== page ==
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Why does today begin a crucial week for the markets?

Markets today enter a key week, dominated by central bank meetings that are already monopolizing the attention of investors around the world.
As the Asian session draws to a close, Chinese stocks slipped and then recovered in late trading.
By contrast, Japan's Nikkei jumped on growing bets that its central bank may not raise interest rates next week.
On Wall Street Friday night, all three major U.S.
indexes rose, including the S&P 500 which hit a new high for the year, after the November jobs report and University Consumer Survey data of Michigan reported a resilient economy and cooling inflation, raising hopes for a so-called soft landing scenario.
The week is marked by meetings of a quintet of central banks and US inflation, events that could bring closer or further away market hopes for a rapid round of rate cuts next year.
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There are 5 reasons What is about to happen on the markets? A crucial week begins for the stock markets.
Investors' attention is now focused on the US inflation data due on Tuesday, where expectations are that consumer prices will continue to fall on an annual basis, followed by the Federal Open policy decision Market Committee (FOMC) on Wednesday's agenda after a two-day meeting.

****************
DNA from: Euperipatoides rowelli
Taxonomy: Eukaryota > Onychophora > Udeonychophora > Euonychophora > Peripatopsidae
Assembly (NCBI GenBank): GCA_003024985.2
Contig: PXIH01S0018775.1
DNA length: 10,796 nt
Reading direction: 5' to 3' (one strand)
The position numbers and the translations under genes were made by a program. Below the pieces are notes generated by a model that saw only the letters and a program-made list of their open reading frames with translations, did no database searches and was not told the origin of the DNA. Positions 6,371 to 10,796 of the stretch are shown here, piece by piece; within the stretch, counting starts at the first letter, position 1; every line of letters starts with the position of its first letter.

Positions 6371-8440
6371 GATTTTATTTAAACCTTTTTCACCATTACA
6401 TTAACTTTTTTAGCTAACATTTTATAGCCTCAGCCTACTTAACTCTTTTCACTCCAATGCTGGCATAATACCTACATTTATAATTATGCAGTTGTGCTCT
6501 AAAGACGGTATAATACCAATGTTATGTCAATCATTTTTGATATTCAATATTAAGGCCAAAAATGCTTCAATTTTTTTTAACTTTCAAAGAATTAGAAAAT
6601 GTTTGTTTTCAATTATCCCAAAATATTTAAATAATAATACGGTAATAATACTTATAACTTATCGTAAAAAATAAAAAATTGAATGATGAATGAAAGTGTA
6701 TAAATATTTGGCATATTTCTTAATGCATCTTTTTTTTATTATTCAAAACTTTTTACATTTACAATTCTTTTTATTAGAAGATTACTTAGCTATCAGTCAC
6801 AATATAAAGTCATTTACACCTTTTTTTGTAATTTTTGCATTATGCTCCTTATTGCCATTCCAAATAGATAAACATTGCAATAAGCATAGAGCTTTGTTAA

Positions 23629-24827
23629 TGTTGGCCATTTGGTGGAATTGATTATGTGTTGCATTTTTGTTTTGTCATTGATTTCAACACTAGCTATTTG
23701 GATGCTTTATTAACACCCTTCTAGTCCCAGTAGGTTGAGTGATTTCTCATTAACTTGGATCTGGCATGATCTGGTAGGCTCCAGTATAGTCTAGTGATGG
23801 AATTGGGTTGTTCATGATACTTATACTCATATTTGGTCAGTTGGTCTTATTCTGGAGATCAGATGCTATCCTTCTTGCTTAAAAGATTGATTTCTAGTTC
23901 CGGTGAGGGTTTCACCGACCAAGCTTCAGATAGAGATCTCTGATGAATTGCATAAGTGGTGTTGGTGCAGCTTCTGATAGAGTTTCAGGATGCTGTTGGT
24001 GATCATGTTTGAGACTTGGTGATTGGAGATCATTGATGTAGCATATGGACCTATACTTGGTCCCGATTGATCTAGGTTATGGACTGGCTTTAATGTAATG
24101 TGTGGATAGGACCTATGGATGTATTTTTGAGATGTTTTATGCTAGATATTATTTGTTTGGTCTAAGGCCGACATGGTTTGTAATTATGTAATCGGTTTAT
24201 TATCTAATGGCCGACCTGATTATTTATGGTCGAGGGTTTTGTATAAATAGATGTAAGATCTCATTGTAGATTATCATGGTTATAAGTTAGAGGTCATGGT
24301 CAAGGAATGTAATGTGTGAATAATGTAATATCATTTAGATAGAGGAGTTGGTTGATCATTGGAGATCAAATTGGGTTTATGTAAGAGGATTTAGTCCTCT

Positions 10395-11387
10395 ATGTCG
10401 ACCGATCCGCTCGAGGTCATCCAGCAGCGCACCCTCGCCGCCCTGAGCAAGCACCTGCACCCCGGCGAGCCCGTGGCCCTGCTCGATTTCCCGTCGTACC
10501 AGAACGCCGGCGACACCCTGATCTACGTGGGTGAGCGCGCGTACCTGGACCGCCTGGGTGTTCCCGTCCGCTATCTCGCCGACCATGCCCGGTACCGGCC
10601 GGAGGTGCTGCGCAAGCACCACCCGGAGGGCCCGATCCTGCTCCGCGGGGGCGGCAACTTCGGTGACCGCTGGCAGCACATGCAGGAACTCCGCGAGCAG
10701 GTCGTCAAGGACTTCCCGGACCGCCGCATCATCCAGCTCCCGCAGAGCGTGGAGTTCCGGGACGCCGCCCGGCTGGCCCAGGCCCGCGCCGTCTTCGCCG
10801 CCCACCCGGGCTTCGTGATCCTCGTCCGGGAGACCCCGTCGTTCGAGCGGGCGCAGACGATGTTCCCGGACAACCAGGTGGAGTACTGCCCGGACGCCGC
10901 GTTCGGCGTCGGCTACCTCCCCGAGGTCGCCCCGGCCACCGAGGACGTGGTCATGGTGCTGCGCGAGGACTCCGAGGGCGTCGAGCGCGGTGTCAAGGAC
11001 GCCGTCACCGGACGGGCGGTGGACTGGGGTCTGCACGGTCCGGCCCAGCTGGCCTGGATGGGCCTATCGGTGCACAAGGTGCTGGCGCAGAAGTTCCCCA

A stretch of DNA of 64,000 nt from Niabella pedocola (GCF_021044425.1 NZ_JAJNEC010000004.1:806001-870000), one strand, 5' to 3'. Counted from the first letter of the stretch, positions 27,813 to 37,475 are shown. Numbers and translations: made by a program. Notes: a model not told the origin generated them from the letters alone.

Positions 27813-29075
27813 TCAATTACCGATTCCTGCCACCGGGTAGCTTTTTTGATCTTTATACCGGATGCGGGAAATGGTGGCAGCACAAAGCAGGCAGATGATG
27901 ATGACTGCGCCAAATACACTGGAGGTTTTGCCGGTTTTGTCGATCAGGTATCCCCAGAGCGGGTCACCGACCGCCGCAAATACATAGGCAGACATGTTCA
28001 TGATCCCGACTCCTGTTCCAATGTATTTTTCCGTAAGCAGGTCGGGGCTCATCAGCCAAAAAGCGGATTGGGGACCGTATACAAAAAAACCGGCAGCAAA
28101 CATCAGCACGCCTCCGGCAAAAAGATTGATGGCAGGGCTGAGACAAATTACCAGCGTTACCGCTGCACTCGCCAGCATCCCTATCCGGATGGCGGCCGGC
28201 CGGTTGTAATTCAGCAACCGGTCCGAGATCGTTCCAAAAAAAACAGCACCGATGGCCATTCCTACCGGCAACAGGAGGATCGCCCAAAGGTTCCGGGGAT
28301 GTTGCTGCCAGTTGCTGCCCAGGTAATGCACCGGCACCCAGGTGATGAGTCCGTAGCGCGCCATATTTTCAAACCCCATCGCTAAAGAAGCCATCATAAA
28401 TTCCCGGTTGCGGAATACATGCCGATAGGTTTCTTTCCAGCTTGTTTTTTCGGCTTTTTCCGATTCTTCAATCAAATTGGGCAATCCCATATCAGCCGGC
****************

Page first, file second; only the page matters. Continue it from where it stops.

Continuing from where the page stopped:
“The big influence on the US dollar this week will be the FOMC meeting, especially Chairman (Jerome) Powell's comments in his press conference,” according to CBA analyst Capurso.
“If he is hawkish, I think the markets will probably ignore him and the US dollar will remain stable.
But if it's accommodative, then I think the US dollar and bond yields will fall, so it's an asymmetric reaction,” he added.
It is believed that the Fed will keep rates at 5.25-5.50% this week.
Attention will be focused on the so-called dot plots for rates and on President Jerome Powell's press conference.
read also Fed, why the rate cut is moving away after these US data The European Central Bank, the Bank of England (BoE), the Norges Bank and the Swiss National Bank (SNB) will meet on Thursday.
The spotlight is already on the ECB.
Markets expect a somewhat accelerated path to reducing rates, after investors gave a dovish tone to some recent comments on reducing inflation from politicians.
This dynamic risks weighing on the euro, which in November recorded the biggest gain of the year against the greenback.
Lagarde's words, with the updated macroeconomic projections on inflation and GDP in the Eurozone, will be listened to very carefully.
Any clues about possible cuts in the cost of borrowing will be invaluable.
For the meeting on 14 December, however, expectations are for rates still stable at 4.5%.

Author: A.W.M.

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